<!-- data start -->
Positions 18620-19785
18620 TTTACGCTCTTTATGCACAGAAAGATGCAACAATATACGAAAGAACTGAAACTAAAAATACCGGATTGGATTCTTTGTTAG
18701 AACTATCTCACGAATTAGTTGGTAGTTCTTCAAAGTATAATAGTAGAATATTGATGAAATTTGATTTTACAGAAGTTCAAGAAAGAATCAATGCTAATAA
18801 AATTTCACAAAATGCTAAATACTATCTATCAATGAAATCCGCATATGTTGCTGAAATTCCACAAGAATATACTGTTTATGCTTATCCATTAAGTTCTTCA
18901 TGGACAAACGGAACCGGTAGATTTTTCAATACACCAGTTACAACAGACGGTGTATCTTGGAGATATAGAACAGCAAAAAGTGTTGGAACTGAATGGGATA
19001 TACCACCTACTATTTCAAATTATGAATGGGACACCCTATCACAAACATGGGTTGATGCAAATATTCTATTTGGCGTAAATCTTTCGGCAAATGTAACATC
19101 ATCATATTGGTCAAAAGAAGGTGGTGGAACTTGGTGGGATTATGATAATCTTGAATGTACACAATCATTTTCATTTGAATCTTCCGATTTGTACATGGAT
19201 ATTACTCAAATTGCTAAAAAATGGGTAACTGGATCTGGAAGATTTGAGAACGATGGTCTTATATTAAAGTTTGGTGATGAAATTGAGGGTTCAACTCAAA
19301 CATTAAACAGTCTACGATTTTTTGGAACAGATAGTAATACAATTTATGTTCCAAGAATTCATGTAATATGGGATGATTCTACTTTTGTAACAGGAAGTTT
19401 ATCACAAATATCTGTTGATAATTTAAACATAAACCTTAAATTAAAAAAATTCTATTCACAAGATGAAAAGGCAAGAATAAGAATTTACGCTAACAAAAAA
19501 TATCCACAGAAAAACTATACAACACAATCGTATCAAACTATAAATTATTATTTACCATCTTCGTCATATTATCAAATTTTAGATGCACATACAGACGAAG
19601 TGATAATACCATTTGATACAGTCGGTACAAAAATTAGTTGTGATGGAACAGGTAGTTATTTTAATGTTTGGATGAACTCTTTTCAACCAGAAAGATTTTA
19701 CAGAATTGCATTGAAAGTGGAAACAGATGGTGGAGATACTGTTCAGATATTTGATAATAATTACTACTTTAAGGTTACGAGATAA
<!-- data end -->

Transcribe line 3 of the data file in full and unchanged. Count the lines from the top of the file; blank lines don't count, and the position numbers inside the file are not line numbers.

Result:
18701 AACTATCTCACGAATTAGTTGGTAGTTCTTCAAAGTATAATAGTAGAATATTGATGAAATTTGATTTTACAGAAGTTCAAGAAAGAATCAATGCTAATAA